Rhiannon Blackaby, Residential Property Solicitor at Harding Evans Solicitors in Newport answers your property questions.
Q: I have inherited a property and have discovered that there is Japanese Knotweed present in the garden. Will I ever be able to sell the house?
A: Yes. If you sell to a purchaser that does not require a mortgage then it will be their choice whether they want to proceed once they are aware of the Japanese Knotweed. If the buyer requires a mortgage it can be more difficult. There are a few mortgage companies that will lend against a property affected by Japanese Knotweed however they have a set list of criteria that needs to be met before they release the mortgage advance. Typically a mortgage lender will want evidence that a treatment plan is in place to eradicate the plant. It would be a good idea to contact a specialist horticultural company to attend the property and to get a treatment plan in place before you place the property on the market.
Q: A New Build development in my area has just started taking reservations, however the property will not be ready for 9 months, very few properties enter the market where I live and I don’t want to miss my chance to reserve as the new houses are selling fast. What do I need to consider?
A: The main point to consider is that most mortgage offers are only valid for 6 months. You will need to have a mortgage offer in place to exchange contracts to secure the property, most new home builders require you to exchange contracts within 28 days of reserving the plot and at this point you will pay a deposit of up to 10% of the property value to the developer. Once you have exchanged contracts you are legally bound to complete the purchase of the property. Therefore partway through the transaction your mortgage offer is going to expire and you will either have to obtain an extension from the lender or apply for a new mortgage offer. If you are applying for a new mortgage offer you may not be able to get the same interest rate as the original offer you obtained which could affect your ability to afford repayments.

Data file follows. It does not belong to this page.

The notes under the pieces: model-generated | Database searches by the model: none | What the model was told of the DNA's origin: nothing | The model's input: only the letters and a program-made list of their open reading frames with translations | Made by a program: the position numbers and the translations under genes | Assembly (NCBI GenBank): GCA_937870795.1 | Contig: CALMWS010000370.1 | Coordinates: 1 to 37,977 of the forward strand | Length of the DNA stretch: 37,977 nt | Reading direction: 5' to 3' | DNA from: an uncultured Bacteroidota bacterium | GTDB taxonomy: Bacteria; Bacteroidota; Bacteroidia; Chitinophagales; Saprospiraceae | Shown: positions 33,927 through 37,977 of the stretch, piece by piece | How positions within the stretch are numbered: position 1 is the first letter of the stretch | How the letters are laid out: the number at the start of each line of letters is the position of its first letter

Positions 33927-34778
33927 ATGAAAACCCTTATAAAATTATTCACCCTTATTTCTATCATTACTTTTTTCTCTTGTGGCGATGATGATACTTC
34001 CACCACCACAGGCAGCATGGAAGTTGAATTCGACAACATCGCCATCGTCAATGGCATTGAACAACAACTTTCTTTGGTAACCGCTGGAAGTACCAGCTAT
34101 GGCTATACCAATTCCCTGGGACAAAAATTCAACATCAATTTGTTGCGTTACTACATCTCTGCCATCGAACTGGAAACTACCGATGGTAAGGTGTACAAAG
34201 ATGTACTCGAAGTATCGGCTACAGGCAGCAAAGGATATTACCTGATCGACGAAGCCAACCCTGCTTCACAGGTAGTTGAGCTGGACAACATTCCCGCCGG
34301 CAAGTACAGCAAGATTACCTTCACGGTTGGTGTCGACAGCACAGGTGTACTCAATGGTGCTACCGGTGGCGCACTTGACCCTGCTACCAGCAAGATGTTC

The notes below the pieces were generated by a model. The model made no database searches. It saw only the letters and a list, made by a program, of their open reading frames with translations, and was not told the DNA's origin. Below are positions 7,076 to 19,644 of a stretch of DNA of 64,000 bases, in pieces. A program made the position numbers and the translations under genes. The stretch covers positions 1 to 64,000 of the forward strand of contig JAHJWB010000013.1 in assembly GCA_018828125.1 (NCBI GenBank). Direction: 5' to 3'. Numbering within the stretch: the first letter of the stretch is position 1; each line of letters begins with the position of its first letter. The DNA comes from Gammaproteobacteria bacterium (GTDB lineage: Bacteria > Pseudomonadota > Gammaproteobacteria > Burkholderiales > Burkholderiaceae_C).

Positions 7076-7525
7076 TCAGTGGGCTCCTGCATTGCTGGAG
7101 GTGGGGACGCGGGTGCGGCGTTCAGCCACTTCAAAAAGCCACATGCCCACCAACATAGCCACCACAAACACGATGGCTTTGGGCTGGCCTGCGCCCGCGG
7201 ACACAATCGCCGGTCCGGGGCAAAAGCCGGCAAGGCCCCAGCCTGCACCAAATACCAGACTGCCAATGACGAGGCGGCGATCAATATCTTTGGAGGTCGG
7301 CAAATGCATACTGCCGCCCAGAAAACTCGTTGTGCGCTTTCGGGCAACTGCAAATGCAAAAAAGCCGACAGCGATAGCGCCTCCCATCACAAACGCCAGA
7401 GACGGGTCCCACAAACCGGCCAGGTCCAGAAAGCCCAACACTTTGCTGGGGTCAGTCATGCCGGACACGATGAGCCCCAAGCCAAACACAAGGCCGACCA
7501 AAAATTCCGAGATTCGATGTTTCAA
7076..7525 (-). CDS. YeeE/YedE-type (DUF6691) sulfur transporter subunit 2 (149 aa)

Q: I want to sell my flat but I have been told that I need to obtain a pack from the Management Company, what is this pack and do I have to pay for it?
A: When selling a Leasehold property you will usually need to pay the Landlord – normally via the Management Company or Managing Agents – to provide the information required by your buyer and their lender. The pack usually contains a completed LPE1 Form which gives essential information about the property, details of the Service Charge and Ground Rent, Fire Risk Assessments and Asbestos Reports. Please be aware that in some cases two packs may need to be obtained if you pay your Service Charge and Ground Rent to different companies.
To ensure you are aware of any such costs you could instruct your conveyancer to review your lease before you market the property. Unfortunately there is no set fee for the pack and the individual companies have their own fee scales, however you should be expected to pay around £300.00.
Harding Evans has a wealth of experience in both commercial and residential property and we are supported by the latest case management systems and established processes to ensure that your move proceeds smoothly. If you have any questions regarding buying or selling a property or you’re looking for a conveyancing quote – please get in touch with one of our specialist solicitors today on 01633 235140.
*While every effort has been made to ensure the accuracy of the information provided above, it does not constitute legal advice and cannot be relied upon as such. Please seek legal advice for your individual case.
HardingEvans are a multi-disciplinary law firm with an award-winning residential property team who specialise in buying, selling and re-mortgages with fixed-fee rates and no hidden costs.
Please get in touch at: email@example.com, 01633 235140, 2 North Street, Newport, NP201TE